Arts & Humanities

The curious case of an acquisition that never was

The Ackland Art Museum planned on acquiring a sculpture for the exterior of the building in 1977 — but the art never materialized.

A digital depiction of a metal sculpture outside the Ackland Art Museum.
A sketch of what Antoni H. Milkowski’s "Diamond" would have looked like outside the Ackland Art Museum. (SketchUp illustration by Nathan Marzen)

The Ackland Art Museum activated the space in front of the building in recent years by turning it into the “Terrace Gallery,” displaying spinning tops (by Mexican designers Héctor Esrawe and Ignacio Cadena) and stickwork sculptures (by Carolina alumnus Patrick Dougherty).

This is not the first time the Ackland Art Museum planned on using the space, though. Over 40 years ago, the then-curator John Minor Wisdom wrote in the museum’s 1977-78 Annual Report about the important decision “to purchase Antoni H. Milkowski’s ‘Diamond,’ an exceptionally handsome minimalist sculpture.”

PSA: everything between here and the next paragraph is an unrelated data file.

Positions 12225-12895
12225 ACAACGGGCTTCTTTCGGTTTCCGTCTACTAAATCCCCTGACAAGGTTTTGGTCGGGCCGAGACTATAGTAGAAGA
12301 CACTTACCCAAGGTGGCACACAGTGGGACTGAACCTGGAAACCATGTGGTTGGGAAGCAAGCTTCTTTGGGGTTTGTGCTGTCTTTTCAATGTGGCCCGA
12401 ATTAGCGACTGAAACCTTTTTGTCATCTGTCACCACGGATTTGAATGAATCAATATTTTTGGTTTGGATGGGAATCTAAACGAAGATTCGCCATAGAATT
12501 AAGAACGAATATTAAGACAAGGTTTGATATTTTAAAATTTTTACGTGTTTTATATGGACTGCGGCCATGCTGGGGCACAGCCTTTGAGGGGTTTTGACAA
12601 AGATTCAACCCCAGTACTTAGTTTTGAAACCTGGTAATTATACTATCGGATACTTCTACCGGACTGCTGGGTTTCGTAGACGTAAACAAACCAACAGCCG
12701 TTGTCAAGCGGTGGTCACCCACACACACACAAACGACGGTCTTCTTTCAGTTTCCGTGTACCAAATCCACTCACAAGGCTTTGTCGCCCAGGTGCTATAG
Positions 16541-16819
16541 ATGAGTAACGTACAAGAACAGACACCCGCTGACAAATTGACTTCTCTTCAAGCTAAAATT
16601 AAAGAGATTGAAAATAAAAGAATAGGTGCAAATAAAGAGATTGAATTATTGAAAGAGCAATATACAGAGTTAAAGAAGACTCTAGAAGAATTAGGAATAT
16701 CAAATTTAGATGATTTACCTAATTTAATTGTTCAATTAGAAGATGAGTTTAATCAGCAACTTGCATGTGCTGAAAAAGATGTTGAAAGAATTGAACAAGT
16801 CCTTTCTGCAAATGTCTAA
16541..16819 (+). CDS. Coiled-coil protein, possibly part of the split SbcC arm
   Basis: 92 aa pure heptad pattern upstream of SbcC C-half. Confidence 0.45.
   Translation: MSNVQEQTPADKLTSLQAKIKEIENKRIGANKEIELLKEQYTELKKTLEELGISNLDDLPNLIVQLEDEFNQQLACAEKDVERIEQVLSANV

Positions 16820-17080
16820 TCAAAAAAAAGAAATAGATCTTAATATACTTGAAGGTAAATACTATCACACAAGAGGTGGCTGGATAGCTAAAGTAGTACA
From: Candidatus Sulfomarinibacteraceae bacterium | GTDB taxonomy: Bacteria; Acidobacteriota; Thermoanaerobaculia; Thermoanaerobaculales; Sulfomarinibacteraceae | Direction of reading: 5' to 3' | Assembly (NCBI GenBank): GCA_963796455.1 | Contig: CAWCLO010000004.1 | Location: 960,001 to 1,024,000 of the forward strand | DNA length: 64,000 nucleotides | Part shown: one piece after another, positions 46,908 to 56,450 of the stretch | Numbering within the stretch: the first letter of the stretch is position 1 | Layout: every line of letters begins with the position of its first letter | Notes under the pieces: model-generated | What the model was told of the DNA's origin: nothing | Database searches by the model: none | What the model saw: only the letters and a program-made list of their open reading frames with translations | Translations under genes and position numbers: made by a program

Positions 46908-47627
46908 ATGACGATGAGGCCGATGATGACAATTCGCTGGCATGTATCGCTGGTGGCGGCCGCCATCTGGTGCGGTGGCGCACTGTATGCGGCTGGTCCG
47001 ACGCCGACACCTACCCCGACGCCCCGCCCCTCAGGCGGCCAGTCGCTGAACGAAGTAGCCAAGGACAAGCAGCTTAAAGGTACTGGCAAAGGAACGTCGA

But, there is no further mention in the Annual Reports of this major undertaking, and the sculpture does not appear in the official list of that year’s acquisitions.

Read more about what could have happened to the planned acquisition.